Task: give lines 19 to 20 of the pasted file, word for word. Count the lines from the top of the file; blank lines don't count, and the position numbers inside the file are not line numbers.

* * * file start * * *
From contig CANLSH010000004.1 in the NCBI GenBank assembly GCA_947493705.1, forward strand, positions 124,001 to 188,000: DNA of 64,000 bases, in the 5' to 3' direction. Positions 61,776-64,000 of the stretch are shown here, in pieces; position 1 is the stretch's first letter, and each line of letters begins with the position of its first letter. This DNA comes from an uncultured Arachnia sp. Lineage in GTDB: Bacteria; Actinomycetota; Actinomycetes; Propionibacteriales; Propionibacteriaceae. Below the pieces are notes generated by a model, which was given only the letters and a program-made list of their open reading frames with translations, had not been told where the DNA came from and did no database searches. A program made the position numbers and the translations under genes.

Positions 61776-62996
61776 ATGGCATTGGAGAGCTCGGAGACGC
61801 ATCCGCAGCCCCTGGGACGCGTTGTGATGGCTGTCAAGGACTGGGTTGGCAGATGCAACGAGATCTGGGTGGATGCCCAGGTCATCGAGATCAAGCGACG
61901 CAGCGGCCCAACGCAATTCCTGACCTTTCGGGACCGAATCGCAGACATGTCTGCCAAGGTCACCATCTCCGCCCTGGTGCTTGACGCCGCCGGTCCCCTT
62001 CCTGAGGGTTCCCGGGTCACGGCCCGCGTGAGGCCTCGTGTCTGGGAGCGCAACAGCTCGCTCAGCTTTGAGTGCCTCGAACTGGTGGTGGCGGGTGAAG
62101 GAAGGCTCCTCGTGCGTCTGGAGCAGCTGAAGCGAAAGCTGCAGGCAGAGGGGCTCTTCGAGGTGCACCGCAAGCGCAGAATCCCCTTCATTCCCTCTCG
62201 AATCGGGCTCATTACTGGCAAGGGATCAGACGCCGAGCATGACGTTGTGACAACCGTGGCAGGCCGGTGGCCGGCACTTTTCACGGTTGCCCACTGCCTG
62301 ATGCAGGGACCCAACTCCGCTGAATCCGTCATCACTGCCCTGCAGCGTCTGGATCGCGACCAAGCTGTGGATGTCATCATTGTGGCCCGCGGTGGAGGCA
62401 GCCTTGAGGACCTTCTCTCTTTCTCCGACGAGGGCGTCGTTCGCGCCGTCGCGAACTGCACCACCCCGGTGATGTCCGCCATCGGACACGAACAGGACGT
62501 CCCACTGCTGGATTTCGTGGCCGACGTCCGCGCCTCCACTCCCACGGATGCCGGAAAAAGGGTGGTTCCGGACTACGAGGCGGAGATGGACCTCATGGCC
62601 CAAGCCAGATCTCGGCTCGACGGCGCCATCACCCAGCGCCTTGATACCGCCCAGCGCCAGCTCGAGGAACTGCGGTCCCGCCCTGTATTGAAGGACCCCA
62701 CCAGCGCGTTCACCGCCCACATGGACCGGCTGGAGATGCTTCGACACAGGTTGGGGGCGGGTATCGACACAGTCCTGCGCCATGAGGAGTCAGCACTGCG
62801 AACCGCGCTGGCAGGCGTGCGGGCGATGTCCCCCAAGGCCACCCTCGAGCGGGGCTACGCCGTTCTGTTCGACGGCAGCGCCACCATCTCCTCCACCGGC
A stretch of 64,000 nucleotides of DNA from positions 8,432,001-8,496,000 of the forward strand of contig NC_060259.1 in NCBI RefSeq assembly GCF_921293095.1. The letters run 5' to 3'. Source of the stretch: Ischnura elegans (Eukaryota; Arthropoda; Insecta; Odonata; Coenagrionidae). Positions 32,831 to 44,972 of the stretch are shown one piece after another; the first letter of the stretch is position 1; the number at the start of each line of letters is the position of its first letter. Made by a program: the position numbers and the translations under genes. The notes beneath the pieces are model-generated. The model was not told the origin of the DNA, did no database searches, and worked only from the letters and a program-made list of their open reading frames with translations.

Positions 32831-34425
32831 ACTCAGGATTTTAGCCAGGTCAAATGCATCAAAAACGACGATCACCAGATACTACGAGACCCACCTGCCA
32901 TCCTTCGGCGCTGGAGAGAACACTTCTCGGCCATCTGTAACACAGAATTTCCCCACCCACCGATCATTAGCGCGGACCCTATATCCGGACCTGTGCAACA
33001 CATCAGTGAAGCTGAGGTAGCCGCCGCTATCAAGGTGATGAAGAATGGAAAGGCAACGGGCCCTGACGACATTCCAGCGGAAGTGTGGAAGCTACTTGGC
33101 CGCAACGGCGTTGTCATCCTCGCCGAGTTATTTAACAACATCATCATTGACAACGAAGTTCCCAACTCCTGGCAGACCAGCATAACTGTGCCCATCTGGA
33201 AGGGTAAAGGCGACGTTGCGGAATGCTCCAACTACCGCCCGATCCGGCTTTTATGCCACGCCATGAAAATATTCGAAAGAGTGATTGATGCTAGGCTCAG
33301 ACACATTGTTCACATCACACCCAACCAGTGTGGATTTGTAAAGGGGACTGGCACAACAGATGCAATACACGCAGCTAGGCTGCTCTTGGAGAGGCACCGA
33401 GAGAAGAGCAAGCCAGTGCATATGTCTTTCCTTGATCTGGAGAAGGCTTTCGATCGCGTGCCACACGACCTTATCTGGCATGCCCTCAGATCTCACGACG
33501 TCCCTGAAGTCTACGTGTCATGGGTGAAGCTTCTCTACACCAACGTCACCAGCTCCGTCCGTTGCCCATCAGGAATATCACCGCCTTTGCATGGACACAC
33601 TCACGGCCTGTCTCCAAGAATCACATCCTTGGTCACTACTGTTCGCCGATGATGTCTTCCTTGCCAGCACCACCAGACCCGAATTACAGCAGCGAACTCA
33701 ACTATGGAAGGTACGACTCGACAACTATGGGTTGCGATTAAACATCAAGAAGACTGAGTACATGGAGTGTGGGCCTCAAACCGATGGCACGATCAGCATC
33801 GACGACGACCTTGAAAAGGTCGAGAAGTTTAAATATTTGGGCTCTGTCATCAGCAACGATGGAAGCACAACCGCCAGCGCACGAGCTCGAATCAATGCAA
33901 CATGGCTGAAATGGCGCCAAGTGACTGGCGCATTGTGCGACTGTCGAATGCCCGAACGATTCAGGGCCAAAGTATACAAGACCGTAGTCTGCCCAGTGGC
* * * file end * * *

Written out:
33001 CATCAGTGAAGCTGAGGTAGCCGCCGCTATCAAGGTGATGAAGAATGGAAAGGCAACGGGCCCTGACGACATTCCAGCGGAAGTGTGGAAGCTACTTGGC
33101 CGCAACGGCGTTGTCATCCTCGCCGAGTTATTTAACAACATCATCATTGACAACGAAGTTCCCAACTCCTGGCAGACCAGCATAACTGTGCCCATCTGGA